Head of a man in profile
with number ‘162’
pen and brown ink
558 x 312 in. (14.3 x 9 cm); and three other drawings:
(ii) Italian School, 17th Century, Head of a bearded man in profile, red chalk, with number ‘161’, 514 x 314 in. (13.1 x 8.4 cm);
(iii) Attributed to Giuseppe Cesari, Cavaliere d’Arpino, Portrait of a man in a fur-lined coat, black chalk, with number ‘50’, 618 x 412 in. (15.7 x 11.5 cm);
(iv) Circle of Giuseppe Cesari, Cavaliere d’Arpino, Portrait of Camillo Borello, black chalk, with number ‘208’, 614 x 434 in. (15.5 x 12.2 cm).
Anonymous sale; Christie’s, London, 15 April 1980, lot 61 (i and ii as attributed to Cavaliere d’Arpino), lot 44 (iii, as attributed to Bernardino Cesari), lot 75 (iv, as attributed to Cavaliere d’Arpino).
(i, ii, iii) M.S. Bolzoni, Il Cavaliere Giuseppe Cesari DArpino. Maestro del disegno. Catalogo ragionato dellopera grafica, Rome, 2013, p. 416 (as workshop of Giuseppe Cesari).
(iii) H. Röttgen, Cavalier Giuseppe Cesari DArpino.Die Zeichnungen, Stuttgart, 2012, I, no. 76, ill. (as attributed to Giuseppe Cesari).
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Lot Essay

The drawings in this lot were originally part of an album most likely assembled in the 17th Century. Many drawings were removed from the album before the series was numbered in black ink. The other sheets, still pasted onto the album pages, were offered for sale at Christie’s in 1980. Including works by Jusepe Ribera, Federico Zuccaro and Federico Barocci, the majority consisted of head studies by the Cavaliere d'Arpino and by artists from his circle. The Head of a man in profile(i), quickly sketched in brown ink, is an autograph work by the artist. Arpino very rarely used pen and ink for his drawings, his favorite medium being chalk. It is possible however to compare this sketch with another small study of a male head in profile in private collection (Bolzoni, op. cit., no. 141, ill.). The Portrait of Count Camillo Borello is to be attributed to an artist from the circle of Arpino. For the Portrait of a man in a fur-lined coatHerwarth Röttgen, has proposed a possible attribution to Giuseppe Cesari (Röttgen, op. cit., no. 76).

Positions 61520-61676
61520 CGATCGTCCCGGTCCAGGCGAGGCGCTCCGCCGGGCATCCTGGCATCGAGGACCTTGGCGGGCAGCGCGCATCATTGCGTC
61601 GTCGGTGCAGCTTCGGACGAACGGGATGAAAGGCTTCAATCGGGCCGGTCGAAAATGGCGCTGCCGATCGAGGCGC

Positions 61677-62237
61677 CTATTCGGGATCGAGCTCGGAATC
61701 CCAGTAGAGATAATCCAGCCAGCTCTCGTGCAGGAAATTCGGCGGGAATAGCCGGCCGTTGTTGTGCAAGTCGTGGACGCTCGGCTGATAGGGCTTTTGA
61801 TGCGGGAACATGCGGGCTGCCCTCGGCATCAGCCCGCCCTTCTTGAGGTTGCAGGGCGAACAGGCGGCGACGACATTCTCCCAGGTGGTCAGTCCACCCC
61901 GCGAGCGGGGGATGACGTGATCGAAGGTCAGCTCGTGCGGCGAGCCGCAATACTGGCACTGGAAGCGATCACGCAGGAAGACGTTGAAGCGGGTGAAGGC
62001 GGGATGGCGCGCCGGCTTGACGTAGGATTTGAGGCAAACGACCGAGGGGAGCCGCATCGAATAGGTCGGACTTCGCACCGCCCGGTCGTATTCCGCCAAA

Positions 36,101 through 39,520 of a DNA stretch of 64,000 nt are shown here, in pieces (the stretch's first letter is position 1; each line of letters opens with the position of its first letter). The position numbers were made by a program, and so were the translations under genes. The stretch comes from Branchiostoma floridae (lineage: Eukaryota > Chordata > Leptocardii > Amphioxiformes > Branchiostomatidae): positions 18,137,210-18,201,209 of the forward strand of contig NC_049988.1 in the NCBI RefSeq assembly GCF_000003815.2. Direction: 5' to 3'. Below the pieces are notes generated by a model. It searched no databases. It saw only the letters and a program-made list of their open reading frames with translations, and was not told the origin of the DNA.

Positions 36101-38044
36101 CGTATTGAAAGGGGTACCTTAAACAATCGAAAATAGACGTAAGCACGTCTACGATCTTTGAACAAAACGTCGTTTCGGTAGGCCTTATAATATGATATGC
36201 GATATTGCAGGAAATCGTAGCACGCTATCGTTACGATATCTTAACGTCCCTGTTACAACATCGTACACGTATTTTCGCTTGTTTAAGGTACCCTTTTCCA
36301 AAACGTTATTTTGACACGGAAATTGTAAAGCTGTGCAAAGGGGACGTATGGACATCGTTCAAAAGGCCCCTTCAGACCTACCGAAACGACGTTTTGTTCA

We are grateful to Marco Simone Bolzoni for his assistance in cataloguing this lot and confirming the attribution to Giuseppe Cesari of the first drawing in this lot.
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